Leader Isabel Macho
Ten members met at the Berwig roundabout for this evening meeting, when wellies and waterproofs were a necessity. The party proceeded over the disturbed ground into the site with Richard recording plant species which included Common Orache (Atriplex patula), Wild Parsnip (Pastinaca sativa) and Hoary Mustard (Hirschfeldia incana). Further along White Melilot (Melilotus albus) was recorded ‐ two large plants on the east and about six on the west side of the road. By the path, on the north side, three plants of Prickly Lettuce (Lactuca serriola) were seen and over the drainage channel south of the path a Southern Hawker (Aeschna cyanea) dragonfly was observed, not surprisingly, hawking. Frogbit (Hydrocharis morsus‐ranae) was locally abundant in the drain and by the new boardwalk bridge, Grey Clubrush (Schoenoplectus tabernaemontani) was present. In the vicinity of the widened ditch by an interpretation panel, more Grey Clubrush was present but the marginal vegetation was dominated by Bulrush (Typha latifolia), Common Reed (Phragmites australis) and Hard Rush (Juncus inflexus). Other species included Water‐plantain (Alisma plantago‐aquatica), Frogbit, Branched Bur‐reed (Sparganium erectum) and Hempagrimony (Eupatorium cannabinum). Occasional Celery‐leaved Buttercup (Ranunculus sceleratus)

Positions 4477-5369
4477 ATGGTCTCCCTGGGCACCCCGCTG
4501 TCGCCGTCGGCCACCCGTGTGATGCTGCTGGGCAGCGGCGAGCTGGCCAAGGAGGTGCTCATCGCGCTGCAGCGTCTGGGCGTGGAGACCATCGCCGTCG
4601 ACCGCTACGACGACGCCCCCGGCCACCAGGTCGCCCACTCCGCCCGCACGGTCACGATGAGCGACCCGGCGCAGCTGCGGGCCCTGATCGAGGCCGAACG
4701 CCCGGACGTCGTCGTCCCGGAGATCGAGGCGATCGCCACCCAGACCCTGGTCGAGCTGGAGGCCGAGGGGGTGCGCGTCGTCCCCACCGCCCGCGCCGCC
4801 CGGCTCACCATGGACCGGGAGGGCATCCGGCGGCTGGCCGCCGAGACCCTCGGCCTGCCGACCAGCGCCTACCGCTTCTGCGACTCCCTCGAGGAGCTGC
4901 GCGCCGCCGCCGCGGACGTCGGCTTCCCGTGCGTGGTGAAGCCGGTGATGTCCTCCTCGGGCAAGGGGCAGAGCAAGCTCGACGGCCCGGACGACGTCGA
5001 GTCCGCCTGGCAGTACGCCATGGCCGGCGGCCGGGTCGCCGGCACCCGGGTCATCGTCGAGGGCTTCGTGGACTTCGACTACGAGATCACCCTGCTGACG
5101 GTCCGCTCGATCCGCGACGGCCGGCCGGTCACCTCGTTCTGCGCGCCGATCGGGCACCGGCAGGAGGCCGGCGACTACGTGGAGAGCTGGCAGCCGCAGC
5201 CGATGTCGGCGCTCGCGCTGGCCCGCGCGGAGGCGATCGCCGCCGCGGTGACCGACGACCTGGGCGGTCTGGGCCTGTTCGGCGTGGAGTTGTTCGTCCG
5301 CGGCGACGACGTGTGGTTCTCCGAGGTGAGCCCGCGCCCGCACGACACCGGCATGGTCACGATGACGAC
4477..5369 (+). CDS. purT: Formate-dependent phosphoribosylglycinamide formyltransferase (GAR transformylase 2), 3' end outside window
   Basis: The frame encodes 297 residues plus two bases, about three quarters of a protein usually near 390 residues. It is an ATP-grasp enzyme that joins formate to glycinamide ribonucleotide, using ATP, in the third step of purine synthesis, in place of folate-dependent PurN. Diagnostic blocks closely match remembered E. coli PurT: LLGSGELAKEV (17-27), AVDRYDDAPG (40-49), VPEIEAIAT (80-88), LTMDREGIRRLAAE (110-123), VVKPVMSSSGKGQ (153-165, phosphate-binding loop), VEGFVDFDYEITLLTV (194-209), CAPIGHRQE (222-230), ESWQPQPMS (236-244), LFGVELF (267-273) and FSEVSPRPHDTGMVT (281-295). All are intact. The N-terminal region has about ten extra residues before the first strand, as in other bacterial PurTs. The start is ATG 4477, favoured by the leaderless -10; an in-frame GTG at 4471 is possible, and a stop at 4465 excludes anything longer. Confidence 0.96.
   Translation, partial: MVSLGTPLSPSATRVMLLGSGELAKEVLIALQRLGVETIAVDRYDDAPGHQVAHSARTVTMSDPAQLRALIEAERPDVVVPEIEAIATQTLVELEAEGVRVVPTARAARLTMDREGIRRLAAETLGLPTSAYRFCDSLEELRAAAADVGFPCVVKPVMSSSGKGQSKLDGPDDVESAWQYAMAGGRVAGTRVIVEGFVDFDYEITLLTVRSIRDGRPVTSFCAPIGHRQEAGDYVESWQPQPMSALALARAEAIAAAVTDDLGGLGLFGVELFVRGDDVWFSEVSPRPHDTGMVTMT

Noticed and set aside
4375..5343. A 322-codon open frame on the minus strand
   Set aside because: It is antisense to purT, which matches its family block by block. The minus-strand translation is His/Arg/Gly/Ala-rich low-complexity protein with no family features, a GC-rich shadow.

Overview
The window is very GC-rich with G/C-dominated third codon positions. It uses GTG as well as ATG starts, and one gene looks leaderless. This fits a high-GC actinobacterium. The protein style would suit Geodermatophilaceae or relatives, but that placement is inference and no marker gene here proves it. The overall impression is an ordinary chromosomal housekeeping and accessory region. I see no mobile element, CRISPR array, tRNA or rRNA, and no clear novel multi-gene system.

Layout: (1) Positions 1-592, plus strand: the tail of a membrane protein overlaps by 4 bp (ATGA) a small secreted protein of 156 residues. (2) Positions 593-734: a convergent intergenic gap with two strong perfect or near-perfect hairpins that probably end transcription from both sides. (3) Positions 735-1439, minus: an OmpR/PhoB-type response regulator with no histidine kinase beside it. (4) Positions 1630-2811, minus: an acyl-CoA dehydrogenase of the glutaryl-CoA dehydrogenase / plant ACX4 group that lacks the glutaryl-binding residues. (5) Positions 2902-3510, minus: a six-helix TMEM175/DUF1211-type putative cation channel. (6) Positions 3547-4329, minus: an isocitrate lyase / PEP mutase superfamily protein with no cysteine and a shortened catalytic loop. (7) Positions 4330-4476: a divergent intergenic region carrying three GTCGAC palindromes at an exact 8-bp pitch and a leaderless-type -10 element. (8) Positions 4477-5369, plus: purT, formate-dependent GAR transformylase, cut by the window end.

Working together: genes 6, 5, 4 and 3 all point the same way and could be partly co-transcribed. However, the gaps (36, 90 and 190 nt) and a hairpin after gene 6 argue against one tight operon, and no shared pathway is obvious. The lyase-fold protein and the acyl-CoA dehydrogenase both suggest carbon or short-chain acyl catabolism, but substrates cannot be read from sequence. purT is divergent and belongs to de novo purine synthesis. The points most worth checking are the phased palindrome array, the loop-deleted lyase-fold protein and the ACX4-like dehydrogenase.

An area where the drainage ditch has been widened to enhance the habitat for Watervoles. Marginal vegetation is dominated by Bulrush, Common Reed and Hard Rush with Frogbit leaves floating on the water’s surface was noted by the next bridge with Aspen (Populus tremula), Soft‐rush (Juncus effusus), Hard Rush and Common Reed. In the ditch Common Water‐starwort (Callitriche stagnalis) was locally abundant with a few plants of Celery‐leaved Buttercup. A scrubby area had White Poplar (Populus alba) spreading from the nearby roadside plantings, Aspen, White Willow (Salix alba) and Grey Willow (Salix cinerea) whilst tall herb species included Sneezewort (Achillea ptarmica), Bifid Hemp‐ nettle (Galeopsis bifida), Marsh Ragwort (Senecio aquaticus) and Prickly Sow‐thistle (Sonchus asper). Finally the sun emerged to provide a red‐lit backdrop to some interesting plants growing on bare, stony disturbed ground back near the cars. These included one plant of Viper's‐bugloss (Echium vulgare) (see cover photo), Sand Spurrey (Spergularia rubra) and Common Yellow‐sedge (Carex viridula subsp. oedocarpa).
All agreed that, as usual, the meeting proved to be interesting and memorable, despite (or due to) the rain and despite not seeing any signs of Watervoles! But interestingly, the people in our photos of this meeting are mostly smiling!